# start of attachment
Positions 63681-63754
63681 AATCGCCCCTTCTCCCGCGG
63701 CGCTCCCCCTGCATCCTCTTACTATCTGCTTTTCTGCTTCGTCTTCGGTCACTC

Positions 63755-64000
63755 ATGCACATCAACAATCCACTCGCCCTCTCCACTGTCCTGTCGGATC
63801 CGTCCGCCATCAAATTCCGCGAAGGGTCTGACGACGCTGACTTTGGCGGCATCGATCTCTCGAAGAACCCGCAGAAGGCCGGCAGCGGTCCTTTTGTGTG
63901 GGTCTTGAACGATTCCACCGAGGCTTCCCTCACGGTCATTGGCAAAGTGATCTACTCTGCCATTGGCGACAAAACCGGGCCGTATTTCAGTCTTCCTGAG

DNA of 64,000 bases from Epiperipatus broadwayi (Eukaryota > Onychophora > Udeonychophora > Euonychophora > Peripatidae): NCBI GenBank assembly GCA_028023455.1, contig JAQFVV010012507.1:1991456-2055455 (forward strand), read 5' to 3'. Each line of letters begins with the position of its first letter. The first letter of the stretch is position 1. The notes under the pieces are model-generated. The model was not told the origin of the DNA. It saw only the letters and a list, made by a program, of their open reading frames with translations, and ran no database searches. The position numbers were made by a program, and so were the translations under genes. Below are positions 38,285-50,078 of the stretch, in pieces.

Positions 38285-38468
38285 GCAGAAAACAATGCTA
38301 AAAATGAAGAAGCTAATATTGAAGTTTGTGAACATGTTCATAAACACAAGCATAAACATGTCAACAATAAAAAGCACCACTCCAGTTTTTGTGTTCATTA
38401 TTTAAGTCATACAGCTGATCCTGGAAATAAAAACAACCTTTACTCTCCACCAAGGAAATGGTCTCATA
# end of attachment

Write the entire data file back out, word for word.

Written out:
Positions 63681-63754
63681 AATCGCCCCTTCTCCCGCGG
63701 CGCTCCCCCTGCATCCTCTTACTATCTGCTTTTCTGCTTCGTCTTCGGTCACTC

Positions 63755-64000
63755 ATGCACATCAACAATCCACTCGCCCTCTCCACTGTCCTGTCGGATC
63801 CGTCCGCCATCAAATTCCGCGAAGGGTCTGACGACGCTGACTTTGGCGGCATCGATCTCTCGAAGAACCCGCAGAAGGCCGGCAGCGGTCCTTTTGTGTG
63901 GGTCTTGAACGATTCCACCGAGGCTTCCCTCACGGTCATTGGCAAAGTGATCTACTCTGCCATTGGCGACAAAACCGGGCCGTATTTCAGTCTTCCTGAG

DNA of 64,000 bases from Epiperipatus broadwayi (Eukaryota > Onychophora > Udeonychophora > Euonychophora > Peripatidae): NCBI GenBank assembly GCA_028023455.1, contig JAQFVV010012507.1:1991456-2055455 (forward strand), read 5' to 3'. Each line of letters begins with the position of its first letter. The first letter of the stretch is position 1. The notes under the pieces are model-generated. The model was not told the origin of the DNA. It saw only the letters and a list, made by a program, of their open reading frames with translations, and ran no database searches. The position numbers were made by a program, and so were the translations under genes. Below are positions 38,285-50,078 of the stretch, in pieces.

Positions 38285-38468
38285 GCAGAAAACAATGCTA
38301 AAAATGAAGAAGCTAATATTGAAGTTTGTGAACATGTTCATAAACACAAGCATAAACATGTCAACAATAAAAAGCACCACTCCAGTTTTTGTGTTCATTA
38401 TTTAAGTCATACAGCTGATCCTGGAAATAAAAACAACCTTTACTCTCCACCAAGGAAATGGTCTCATA